UK Border blues
So there I was, ecstatic at getting a new contract back in the UK for the first time in four years. The tides of fate had taken me away from the UK to Ireland and thence to Denmark, so it was with a mixture of joy and trepidation that I accepted the contract. My previous contract in Denmark was terminated suddenly. Apparently bosses don’t like being told that they don’t know what they’re doing. Who knew?! My only concern, besides having to pack up yet another load of accumulated possessions and find a place to store them, was the visa for Frank so that he could accompany me to England. But, as luck would have it, I had had the foresight to apply for a spouse visa for him for the UK that would last two years. I almost selected the 5-year visa, but that cost in the region of £900 in comparison to £550 for the 2-year visa. I figured that 2 years would be enough to take care of any upcoming visits to Blighty. The visa was therefore no problem. He had cart blanche to be in the UK. In addition to the UK visa Frank had also acquired, without mess or fuss (or cost!), an EU residence permit for Denmark. Technically, with the UK being an integral part of the EU, he should be allowed in on the strength of the EU card alone, but the UK government in their paranoia insist on an additional visa….which we had. Job done, you might say.
“All those who think their partner will be allowed into the UK please step forward……NOT YOU, KEVIN!” And so it was as Frank approached the immigration officer at Gatwick airport. I had to follow the EU passports queue, while Frank had to join the long line of non-EU hopefuls. I had told him to tell them we would be in the country for 90 days…the length of my contract. The mistake was in telling them I would be working in the UK. This apparently accords me the status of being ‘settled’ in the country regardless of whether I am in the country for just three months or for the rest of my life. “In that case”, said the immigration officeress, “he has the wrong visa. He has to apply for the right visa from outside the country.” You can imagine our panic and consternation. I approached the bench and tried to negotiate with the woman, but she was insistent that the visa I had purchased for £550 was now null and void! I was picturing Frank and I both flying back to Denmark and me giving up the contract, but thankfully our friendly immigration officer had the presence of mind to have us wait while she conferred with her manager. She returned five minutes later and announced that she would give Frank a 6-month visa, but that if he left the country he wouldn’t be allowed back in!
We thanked her profusely and made our way hurriedly to the baggage hall before she changed her mind. I figured that, if worst came to worst, we could always smuggle Frank onto a pirate ship from some beach in a secluded cove in Cornwall. The only problem is that pirate ships don’t hang around Cornwall any more as they did in days of old. We found our two suitcases standing forlornly in the middle of the baggage reclaim area. We had spent so much time at immigration that the other passengers from Denmark had long since collected their luggage, made their way to London, given birth to children and started successful businesses. Our first stop after exiting customs was to make our way to the Cornish Pasty shop near the train station. How I had missed these gluten-laden delights with their meat and two veg filling. Pies are not top of the list on Danish menus and Cornish pasties are unheard of in Denmark. My initial trepidation at returning to the UK was already beginning to be eroded by something as simple and joyful as a Cornish Pasty. I explained to Frank how the Cornish miners used to take a pasty down the mine every day for their lunch. The story goes that some pasties would be made with half savoury filling and the other half a sweet filling such as apples. For the miner this would be a full meal including dessert. Not bad for one little pie. How did they know which half to eat first? Simple. The pasties were made for either left or right-handed miners and they would eat the closest side of the pie first.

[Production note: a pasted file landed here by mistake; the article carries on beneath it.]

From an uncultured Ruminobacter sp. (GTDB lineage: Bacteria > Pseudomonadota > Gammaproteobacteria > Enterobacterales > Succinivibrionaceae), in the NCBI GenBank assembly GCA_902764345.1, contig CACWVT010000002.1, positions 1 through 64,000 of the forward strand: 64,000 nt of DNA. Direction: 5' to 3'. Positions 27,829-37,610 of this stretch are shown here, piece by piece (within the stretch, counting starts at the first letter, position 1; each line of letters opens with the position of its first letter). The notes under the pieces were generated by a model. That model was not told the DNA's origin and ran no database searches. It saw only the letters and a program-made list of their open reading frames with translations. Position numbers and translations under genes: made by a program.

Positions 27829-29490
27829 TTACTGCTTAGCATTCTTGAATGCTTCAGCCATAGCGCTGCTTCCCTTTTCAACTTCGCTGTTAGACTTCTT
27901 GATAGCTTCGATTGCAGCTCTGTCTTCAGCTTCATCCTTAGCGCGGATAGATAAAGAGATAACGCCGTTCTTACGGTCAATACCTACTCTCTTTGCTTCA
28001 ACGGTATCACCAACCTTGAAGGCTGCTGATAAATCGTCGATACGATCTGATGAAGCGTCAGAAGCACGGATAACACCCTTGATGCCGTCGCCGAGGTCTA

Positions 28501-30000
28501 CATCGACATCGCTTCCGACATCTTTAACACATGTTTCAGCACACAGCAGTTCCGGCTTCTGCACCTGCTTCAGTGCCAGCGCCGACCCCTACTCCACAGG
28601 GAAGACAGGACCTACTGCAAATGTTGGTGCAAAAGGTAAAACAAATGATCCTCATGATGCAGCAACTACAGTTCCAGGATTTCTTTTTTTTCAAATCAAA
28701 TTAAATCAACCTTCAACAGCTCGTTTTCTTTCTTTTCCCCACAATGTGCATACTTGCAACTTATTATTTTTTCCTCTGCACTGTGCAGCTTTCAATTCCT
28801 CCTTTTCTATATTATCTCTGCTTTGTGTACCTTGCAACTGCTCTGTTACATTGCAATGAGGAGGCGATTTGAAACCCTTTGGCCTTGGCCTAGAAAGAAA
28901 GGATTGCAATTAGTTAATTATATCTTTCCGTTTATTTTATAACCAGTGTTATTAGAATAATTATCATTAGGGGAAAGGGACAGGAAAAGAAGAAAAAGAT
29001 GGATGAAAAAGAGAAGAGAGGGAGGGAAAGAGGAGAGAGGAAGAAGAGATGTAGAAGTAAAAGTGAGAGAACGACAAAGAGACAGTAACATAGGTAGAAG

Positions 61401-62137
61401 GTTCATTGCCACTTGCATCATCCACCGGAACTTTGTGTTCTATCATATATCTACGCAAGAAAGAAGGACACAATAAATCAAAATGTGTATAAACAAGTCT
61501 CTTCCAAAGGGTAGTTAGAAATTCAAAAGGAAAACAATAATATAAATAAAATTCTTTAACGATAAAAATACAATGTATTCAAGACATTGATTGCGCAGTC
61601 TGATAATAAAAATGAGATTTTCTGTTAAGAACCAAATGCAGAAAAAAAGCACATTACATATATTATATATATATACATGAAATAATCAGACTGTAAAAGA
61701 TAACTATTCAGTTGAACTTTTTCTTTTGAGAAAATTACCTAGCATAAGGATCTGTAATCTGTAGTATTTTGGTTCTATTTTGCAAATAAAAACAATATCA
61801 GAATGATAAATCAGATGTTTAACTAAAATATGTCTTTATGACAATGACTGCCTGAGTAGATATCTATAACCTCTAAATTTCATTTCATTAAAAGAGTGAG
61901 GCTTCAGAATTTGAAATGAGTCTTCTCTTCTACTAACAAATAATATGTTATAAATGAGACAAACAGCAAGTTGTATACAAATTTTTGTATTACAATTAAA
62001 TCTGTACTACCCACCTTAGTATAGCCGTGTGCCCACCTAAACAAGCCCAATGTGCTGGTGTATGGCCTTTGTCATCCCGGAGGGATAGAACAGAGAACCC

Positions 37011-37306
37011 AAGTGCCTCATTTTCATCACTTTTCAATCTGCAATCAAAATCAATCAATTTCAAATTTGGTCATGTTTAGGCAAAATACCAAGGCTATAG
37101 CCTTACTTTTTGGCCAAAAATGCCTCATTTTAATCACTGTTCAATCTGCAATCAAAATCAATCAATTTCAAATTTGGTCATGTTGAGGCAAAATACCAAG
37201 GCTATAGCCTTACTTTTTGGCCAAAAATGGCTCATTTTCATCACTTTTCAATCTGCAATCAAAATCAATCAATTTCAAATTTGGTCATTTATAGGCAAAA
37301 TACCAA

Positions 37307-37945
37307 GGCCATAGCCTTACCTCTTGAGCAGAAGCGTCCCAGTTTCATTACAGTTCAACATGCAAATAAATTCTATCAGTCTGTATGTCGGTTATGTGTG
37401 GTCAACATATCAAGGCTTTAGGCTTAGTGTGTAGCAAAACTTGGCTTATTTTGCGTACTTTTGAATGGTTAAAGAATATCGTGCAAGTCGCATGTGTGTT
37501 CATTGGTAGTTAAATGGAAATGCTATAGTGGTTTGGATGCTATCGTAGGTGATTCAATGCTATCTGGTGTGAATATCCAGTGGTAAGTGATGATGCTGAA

On buying tickets for the train, we were told that the rail service was disrupted due to some expansion of the lines or staff training, so we would have to take a bus to Reigate and from there a train to Swindon. Hundreds of disoriented tourists milled around, uncertain where to go next. There was no place to sit and wait and not much more place to stand while waiting for the bus. Any trepidation that had been erased by the pasty was immediately restored by memories of the British transport systems, which are less than reliable. When we finally made it to the train and I found standing room next to our suitcases, I watched the English countryside fly by and knew that it was worth all the effort just to be able to revel once more in the green hills and dales of England while breathing in the intoxicating aroma of curry.
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